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Fisker has Suspended Production of the Ocean SUV

Fisker Ocean SUV
Fisker Ocean SUV

Fisker, an electric vehicle startup, recently indicated preparations for a potential bankruptcy filing. Today, the company has announced a suspension of all-electric vehicle production, citing a need to adjust inventory levels and pursue strategic and financing initiatives. Starting the week of March 18, 2024, Fisker will halt production for six weeks.

In a recent development, Fisker has secured a conditional financing commitment from an existing investor of up to $150 million, organized in four tranches. However, the availability of these funds is contingent upon meeting certain conditions, including the submission of Fisker’s 2023 Form 10-K report. The specifics of these conditions have not been disclosed by the company.

The slowdown in EV sales in the US affects many, but Fisker’s journey has been notably tumultuous. The company’s decision to outsource manufacturing to Magna, a Canada-based supplier, may have contributed to a loss in quality control. Furthermore, criticisms have been directed at Fisker for emphasizing aesthetics over functionality, as evidenced by the build and software problems with its Ocean SUV. These challenges underscore the difficulty of breaking into an industry where longstanding experience, as seen with automakers like BMW, is invaluable.

Fisker is also exploring strategic options, confirming negotiations with a “large automaker” for a potential investment. This collaboration could include joint electric vehicle platform development and manufacturing in North America. Reports suggest that this automaker is Nissan, though discussions are reportedly in preliminary stages, with any deal contingent on several critical conditions.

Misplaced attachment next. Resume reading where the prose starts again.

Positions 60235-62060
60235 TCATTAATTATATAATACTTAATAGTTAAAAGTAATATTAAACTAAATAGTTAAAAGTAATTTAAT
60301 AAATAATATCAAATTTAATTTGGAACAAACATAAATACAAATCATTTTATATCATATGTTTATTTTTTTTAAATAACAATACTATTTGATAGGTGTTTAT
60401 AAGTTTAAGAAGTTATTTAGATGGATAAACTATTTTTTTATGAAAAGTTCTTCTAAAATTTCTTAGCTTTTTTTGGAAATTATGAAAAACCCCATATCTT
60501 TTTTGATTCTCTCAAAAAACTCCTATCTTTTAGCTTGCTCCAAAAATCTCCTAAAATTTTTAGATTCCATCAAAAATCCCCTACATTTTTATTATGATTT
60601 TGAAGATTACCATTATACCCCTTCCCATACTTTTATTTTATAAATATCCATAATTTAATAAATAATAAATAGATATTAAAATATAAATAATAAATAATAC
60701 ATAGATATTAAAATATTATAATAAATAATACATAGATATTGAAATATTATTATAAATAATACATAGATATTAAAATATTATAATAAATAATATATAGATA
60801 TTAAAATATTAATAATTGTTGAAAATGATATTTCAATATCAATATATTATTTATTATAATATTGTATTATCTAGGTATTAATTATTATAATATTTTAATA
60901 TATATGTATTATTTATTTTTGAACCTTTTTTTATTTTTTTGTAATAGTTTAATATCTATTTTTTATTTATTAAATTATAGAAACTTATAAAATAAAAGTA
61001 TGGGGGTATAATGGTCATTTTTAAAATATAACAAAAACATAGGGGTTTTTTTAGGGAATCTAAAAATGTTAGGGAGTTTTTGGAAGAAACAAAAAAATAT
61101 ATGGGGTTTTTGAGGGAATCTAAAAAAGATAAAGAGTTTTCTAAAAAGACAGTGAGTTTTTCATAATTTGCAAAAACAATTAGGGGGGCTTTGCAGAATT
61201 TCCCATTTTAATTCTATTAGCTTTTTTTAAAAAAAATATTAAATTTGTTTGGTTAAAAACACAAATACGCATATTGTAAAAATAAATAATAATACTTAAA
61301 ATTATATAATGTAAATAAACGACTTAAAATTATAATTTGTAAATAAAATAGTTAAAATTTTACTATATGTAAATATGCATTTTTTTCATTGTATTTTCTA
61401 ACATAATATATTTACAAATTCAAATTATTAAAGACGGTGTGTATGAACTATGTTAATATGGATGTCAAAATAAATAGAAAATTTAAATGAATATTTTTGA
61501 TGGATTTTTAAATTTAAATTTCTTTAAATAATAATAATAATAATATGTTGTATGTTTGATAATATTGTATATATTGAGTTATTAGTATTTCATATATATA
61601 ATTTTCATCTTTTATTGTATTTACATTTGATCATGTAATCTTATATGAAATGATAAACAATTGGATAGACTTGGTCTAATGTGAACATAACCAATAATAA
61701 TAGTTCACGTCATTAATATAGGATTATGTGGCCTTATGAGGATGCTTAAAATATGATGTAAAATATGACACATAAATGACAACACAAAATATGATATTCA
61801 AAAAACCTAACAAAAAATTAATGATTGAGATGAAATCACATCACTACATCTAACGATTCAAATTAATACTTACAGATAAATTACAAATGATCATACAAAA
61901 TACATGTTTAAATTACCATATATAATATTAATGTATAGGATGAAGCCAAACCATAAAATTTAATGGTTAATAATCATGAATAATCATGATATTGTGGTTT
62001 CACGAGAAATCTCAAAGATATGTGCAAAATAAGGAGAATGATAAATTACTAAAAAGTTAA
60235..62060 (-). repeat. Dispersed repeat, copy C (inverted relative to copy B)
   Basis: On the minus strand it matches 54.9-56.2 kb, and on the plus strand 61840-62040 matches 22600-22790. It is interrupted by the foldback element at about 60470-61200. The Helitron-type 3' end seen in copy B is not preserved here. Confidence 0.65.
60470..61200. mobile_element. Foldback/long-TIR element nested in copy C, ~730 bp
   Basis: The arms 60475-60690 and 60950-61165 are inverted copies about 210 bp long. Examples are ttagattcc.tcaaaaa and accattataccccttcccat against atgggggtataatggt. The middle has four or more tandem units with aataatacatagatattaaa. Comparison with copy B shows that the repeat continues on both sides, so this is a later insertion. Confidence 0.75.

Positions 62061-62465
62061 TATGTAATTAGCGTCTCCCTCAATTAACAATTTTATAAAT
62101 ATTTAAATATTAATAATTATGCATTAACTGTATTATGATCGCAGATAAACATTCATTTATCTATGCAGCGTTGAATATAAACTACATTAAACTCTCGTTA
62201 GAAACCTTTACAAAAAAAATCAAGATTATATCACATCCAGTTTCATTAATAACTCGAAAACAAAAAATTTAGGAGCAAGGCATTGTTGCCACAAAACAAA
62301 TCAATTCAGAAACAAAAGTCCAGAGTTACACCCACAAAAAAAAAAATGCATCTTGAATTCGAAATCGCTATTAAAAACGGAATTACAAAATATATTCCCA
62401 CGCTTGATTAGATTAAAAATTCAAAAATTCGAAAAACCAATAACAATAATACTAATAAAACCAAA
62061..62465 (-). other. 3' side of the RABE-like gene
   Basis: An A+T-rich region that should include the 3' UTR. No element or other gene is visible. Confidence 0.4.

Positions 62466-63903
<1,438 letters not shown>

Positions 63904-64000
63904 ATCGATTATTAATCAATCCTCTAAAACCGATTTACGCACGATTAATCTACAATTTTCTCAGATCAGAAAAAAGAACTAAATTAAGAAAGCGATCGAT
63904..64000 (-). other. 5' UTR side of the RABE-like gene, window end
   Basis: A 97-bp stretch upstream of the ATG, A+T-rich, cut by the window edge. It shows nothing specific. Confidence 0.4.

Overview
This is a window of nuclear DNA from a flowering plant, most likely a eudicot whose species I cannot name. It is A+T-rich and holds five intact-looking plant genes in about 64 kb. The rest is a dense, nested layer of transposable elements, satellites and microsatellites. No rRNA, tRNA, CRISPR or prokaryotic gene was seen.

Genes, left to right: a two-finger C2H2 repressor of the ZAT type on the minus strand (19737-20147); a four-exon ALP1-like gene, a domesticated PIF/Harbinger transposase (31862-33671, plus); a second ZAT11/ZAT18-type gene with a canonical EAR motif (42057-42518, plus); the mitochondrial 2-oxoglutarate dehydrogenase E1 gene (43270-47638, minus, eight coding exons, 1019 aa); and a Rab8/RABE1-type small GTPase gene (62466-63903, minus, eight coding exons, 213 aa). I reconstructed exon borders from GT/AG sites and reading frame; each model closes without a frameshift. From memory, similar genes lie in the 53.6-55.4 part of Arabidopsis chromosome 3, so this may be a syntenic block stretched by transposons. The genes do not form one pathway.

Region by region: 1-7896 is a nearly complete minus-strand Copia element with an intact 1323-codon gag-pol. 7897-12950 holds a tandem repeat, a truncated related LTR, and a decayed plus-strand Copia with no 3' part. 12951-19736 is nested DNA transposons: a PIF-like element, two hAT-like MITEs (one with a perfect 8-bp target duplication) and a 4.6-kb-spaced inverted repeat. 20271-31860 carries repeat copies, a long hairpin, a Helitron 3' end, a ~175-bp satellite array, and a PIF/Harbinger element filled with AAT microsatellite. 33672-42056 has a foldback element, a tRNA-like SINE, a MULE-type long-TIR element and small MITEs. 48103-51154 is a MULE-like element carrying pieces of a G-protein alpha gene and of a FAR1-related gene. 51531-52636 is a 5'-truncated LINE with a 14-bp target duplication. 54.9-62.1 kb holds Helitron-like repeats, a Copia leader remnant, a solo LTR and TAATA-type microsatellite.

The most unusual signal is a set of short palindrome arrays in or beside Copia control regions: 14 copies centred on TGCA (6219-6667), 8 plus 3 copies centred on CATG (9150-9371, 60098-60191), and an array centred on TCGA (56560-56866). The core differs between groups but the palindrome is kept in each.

The Fisker Ocean SUV has faced a series of quality concerns since its launch, including power losses, malfunctioning key fobs and sensors, unexpected hood openings, and brake issues. Notably, both a Fisker board member and the chief financial officer experienced sudden power losses in their Ocean SUVs, highlighting the vehicle’s reliability issues.

Fisker’s history is marked by ambition and challenges, dating back to when its founder, a former design director for BMW, Ford, and Aston Martin, introduced the Karma sports GT. Despite its innovative design, the Karma faced numerous setbacks, including unfavorable reviews and safety concerns.

Currently, Fisker reports having approximately 4,700 vehicles in inventory from both 2023 and 2024, valuing the completed vehicle inventory at over $200 million. The company delivered 1,300 vehicles in 2024 and a total of 4,900 vehicles to customers in 2023. Despite generating $273 million in sales last year, Fisker faces over $1 billion in debt and has expressed substantial doubt regarding its continued viability, a sentiment further underscored by the announced production pause.

(n.d.). Fisker Ocean. Fisker Inc. https://img.fiskerinc.com/image/upload/f_auto/q_auto/v1700612764/web%203.0/CMS%20content/vdp/Fisker-Ocean-Carousel-3200x2000_Z3A3184_1_xthqgy.jpg

(n.d.). Fisker Ocean. Fisker Inc. https://img.fiskerinc.com/image/upload/f_auto/q_auto/v1700534039/web%203.0/CMS%20content/vdp/_Z3A1580-3200x2000_Revised_3_gv6f5i.jpg

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